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  • One More Time:Approaches to Repetition in Children's Literature
  • Susan R. Gannon (bio)

Repetition is one of the most familiar features of children's literature. It clarifies the structure of narrative for young readers, and helps them to remember what they have read. It adds rhythm and the mysterious charm of ritual to the simplest of verbal formulas. It offers the pleasure of extended suspense and delayed gratification to even the youngest audience. But repetition—whether in the sequence of events which makes up a story—or in the patterning of the textual discourse which presents that story—is also a powerful means of generating meaning in fiction. Four recent critics have developed approaches to the way meaning is conveyed by repetition in fiction. I would like to present some of their ideas here, together with a few suggestions about their potential application to the study of children's literature.

In Fiction and Repetition: Seven English Novels, J. Hillis Miller discusses the way repetition operates at the level of language in some nineteenth century novels. He urges critics to resist the temptation to force any premature or false unity upon what may be a heterogeneous work, and his own treatment of the way discourse interprets story in these novels is worked out with great respect for the integrity of each work. In Traditional Romance and Tale: How Stories Mean, and Magical Thought in Creative Writing: The Distinctive Roles of Fantasy and Imagination in Fiction, Ann Wilson explores the moral logic of story, attempting to explain why readers can accept apparently absurd or inconsistent tales as significant and satisfying imaginative experiences. Her ideas about the significance of repeated moves in story are as applicable to children's fiction with a strong romance component as they are to traditional fairy tales. Meredith Anne Skura's survey of psychological approaches to literature, The Literary Use of the Psychoanalytic Process, suggests that many similarities between literary creation and the process of coming to self-awareness through psychoanalysis. Skura also discusses the different ways reality can be repeated in daydream and in fantasy. She also reminds us that repetition in fantasy need not be limited to the progressive moves of a linear plot. In Reading for the Plot: Design and Intention in Narrative, Peter Brooks studies the dynamics of plotting from a psychological perspective, and is especially interested in the way repetition acts to slow a text, and bind its energies, making their final discharge more satisfying. But he also sees such repetitions as the source of the complications which elaborate the meaning of the plot and allow it, in a sense, to reflect on itself.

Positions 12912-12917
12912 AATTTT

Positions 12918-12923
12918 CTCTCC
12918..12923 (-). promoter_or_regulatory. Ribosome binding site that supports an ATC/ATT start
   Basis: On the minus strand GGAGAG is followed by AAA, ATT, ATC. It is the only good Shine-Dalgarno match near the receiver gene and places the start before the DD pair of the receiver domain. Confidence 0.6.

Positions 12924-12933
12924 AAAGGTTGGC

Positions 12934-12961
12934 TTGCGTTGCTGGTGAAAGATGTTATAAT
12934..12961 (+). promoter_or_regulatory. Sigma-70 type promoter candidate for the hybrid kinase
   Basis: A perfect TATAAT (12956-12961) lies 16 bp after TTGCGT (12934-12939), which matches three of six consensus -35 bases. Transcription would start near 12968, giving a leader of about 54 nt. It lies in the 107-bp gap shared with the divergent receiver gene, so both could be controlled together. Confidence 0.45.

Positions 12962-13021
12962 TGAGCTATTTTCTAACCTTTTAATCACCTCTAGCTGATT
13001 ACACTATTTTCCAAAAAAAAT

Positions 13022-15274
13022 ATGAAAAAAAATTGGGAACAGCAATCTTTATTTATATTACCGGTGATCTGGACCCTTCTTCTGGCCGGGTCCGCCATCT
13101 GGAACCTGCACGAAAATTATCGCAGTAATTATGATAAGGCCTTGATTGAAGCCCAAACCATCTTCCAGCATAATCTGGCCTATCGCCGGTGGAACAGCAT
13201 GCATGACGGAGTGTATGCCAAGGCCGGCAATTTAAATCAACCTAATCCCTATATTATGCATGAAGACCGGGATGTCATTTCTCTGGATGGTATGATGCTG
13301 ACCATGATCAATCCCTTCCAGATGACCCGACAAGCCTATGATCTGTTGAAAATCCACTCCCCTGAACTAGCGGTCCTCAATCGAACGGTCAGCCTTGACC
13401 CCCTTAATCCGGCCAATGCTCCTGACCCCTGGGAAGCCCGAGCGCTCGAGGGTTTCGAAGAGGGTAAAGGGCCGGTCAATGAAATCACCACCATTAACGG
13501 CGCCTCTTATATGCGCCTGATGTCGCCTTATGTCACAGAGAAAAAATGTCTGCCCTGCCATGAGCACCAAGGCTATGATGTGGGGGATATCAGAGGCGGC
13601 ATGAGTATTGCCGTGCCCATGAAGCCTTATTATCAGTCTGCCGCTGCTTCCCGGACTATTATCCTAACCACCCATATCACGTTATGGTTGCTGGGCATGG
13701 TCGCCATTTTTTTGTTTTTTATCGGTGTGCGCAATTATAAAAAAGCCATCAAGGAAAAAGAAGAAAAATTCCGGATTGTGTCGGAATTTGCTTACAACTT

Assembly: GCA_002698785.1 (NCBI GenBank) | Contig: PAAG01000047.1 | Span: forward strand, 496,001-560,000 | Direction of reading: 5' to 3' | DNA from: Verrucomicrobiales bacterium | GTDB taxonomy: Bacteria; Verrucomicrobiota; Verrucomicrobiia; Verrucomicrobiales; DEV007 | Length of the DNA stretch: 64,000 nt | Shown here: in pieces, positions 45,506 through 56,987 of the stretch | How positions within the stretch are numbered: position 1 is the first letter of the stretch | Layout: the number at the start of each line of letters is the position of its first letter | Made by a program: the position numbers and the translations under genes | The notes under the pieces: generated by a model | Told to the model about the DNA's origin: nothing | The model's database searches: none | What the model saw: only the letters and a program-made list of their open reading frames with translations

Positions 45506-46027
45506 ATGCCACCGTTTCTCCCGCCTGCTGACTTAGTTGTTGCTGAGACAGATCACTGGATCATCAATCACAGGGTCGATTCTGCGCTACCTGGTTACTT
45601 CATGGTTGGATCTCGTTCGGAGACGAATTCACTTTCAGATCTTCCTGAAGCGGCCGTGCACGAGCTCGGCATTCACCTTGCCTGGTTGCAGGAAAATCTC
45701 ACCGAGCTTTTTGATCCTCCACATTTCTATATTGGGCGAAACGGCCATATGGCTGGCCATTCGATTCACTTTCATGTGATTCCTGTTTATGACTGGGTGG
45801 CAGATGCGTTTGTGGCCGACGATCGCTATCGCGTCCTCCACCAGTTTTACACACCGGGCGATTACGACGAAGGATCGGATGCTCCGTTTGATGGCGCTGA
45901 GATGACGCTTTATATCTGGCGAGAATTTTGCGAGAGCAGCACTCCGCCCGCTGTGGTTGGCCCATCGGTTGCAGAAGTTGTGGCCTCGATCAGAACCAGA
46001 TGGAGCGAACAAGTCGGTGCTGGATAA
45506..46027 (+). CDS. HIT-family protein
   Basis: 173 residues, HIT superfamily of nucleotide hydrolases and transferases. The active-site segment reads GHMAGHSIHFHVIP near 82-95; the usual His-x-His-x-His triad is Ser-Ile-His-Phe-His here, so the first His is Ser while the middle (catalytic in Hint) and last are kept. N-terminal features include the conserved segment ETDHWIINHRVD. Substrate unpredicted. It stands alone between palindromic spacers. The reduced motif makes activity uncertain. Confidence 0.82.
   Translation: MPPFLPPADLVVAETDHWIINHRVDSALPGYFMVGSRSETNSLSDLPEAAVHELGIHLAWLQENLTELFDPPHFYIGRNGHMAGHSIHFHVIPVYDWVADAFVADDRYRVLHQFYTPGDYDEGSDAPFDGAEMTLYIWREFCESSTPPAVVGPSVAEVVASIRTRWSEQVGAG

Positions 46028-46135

In Fiction and Repetition Hillis Miller examines the various ways repetition—whether of images, metaphors, motifs, plots, characters, or events—functions to convey meaning in the novel. One particular interest of his is the way that authors repeat themselves from book to book. He observes that Hardy's novels echo each other formally and thematically, and contends that the narrative design of The Well Beloved can only be properly appreciated by noting the parallels between this novel and those other novels by Hardy to which it refers. "The fullest understanding of the novel" he says, "is achieved by moving back and forth from one of those versions of the pattern to another, interpreting each by the others" (158).

Similarly, one could make a case that sometimes the children's book which is consciously designed as part of a series can only be properly appreciated in that context. Characters, episodes, and symbols met in each of Wilder's Little House books are meant to be felt presences in the succeeding books, allowing readers to move back and forth between the books, interpreting new situations by reference to familiar ones, and reflecting on earlier developments in the light of successive ones. But of course, the way the books of a series relate to each other can vary from series to series and there is surely much work to be done by critics of children's literature on this point.

Like Dickens and Thackeray before her, P. L. Travers has demonstrated the ability to use one book as a kind of...


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